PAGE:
Halton District School Board enters into a partnership to bring concussion education into classrooms in September 2014

Board collaborates with medical expert Dr. Paul Echlin to create programming unique in Canadian schools

Young lady under a bunch of colour leaves

The Halton District School Board is proud to announce a new and unique partnership in Canada that will bring concussion education to classrooms designed to teach students the dangers of head injuries that can result in concussions.

Called the Halton Student Concussion Education Project (HSCEP), it has been created by Halton District School program and research staff through the help, guidance and expertise of Dr. Paul Echlin, sports physician and renowned expert in concussion research and education. Beginning September, 2014, Halton District School Board Grade 9 students will participate in mandatory concussion education while elementary schools will pilot this concussion education project at the same time. This unique collaborative effort took two years to research, develop and prepare for classroom implementation. Piloted with students in 2013, it’s based on an original online instruction unit about concussion education created and developed by Dr. Echlin with Halton District School Board staff.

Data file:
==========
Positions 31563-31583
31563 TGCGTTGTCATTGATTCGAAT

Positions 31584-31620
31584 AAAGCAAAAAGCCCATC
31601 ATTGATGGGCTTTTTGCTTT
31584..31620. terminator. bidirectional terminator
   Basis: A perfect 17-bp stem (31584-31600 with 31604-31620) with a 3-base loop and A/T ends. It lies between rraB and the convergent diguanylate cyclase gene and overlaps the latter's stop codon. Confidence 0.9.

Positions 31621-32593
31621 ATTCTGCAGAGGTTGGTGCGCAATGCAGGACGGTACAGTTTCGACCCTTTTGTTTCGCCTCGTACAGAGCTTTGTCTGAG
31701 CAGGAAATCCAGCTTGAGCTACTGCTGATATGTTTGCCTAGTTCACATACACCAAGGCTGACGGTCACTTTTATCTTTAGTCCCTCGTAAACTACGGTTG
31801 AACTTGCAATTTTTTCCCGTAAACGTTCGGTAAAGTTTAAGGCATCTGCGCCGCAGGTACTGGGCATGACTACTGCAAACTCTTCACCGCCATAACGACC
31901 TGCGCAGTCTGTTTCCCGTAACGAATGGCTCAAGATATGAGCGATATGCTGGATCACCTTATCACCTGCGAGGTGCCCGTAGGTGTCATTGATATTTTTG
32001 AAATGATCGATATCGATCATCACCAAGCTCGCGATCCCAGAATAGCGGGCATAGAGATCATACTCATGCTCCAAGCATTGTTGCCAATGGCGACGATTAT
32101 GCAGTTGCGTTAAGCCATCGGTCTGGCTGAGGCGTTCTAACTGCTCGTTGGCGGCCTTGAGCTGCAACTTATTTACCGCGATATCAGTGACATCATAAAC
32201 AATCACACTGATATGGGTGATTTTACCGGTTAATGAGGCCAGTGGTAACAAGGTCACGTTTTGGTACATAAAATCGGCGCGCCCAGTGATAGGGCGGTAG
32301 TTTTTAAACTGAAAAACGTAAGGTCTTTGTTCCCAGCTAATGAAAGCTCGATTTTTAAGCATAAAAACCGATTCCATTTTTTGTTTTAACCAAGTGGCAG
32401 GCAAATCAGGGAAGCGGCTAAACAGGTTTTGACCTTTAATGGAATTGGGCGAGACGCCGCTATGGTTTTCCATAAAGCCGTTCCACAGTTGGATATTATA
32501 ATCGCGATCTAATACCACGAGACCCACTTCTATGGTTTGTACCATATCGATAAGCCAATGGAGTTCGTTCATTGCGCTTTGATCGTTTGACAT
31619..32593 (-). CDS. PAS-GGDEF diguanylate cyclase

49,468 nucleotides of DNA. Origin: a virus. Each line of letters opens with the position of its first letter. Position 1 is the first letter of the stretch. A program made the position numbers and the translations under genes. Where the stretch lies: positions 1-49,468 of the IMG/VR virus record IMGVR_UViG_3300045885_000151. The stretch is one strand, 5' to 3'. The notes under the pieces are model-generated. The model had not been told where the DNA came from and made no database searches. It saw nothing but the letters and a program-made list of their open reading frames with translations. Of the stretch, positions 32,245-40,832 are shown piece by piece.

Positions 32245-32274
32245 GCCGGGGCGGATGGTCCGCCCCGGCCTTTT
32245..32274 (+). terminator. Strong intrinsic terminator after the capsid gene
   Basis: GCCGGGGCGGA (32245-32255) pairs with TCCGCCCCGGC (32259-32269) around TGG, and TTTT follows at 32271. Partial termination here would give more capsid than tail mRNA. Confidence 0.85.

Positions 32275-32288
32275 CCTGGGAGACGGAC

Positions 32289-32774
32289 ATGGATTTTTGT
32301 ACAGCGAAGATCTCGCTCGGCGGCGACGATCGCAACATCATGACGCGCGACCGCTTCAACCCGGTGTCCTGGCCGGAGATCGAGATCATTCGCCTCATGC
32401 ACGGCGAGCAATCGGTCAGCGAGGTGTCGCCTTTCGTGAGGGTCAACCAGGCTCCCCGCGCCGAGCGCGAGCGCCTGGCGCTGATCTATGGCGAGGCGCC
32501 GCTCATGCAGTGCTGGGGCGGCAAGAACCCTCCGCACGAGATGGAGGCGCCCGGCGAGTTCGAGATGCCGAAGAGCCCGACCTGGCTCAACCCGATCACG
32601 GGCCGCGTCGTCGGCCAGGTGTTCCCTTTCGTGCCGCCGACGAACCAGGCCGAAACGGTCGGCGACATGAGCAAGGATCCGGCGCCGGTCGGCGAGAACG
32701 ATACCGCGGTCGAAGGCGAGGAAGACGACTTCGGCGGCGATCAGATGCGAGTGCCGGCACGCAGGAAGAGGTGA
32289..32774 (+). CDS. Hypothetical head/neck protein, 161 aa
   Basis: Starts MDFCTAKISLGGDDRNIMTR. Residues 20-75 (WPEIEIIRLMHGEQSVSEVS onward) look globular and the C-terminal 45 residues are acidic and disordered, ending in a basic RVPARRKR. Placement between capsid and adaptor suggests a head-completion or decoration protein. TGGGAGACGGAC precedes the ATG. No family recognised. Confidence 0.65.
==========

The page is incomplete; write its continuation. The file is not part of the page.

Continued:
While school boards are mandated by The Ontario Ministry of Education to provide this education in 2015, the Halton District School Board will be the first school board to institute and lead mandated Health and Physical Education curriculum-based concussion education in Ontario.

“The Halton Student Concussion Education Project is an extremely influential learning experience for students,” says Jeff Blackwell, Associate Director of Education for the Halton District School Board. “This concussion awareness program gives our students accurate information about the short-term and long-term effects of concussions. More importantly, this programming allows them opportunities to discuss and apply skills needed to keep themselves and others safe and healthy when there is potential that a concussion has occurred.”

“The next generation of athletes, coaches, and parents will be informed about this serious brain injury in our schools by professional educators,” says Dr. Echlin. “It’s important to create a generational shift concerning the awareness and prevention of sport-related brain injuries or concussions. We have abundant reason to act to prevent these injuries from occurring and have a collective responsibility to secure the wellbeing of youth and children and assure they grow and develop to their fullest potential.”

To read a story about how the Halton Student Concussion Education Project is used in Halton District School Board classrooms, click here.



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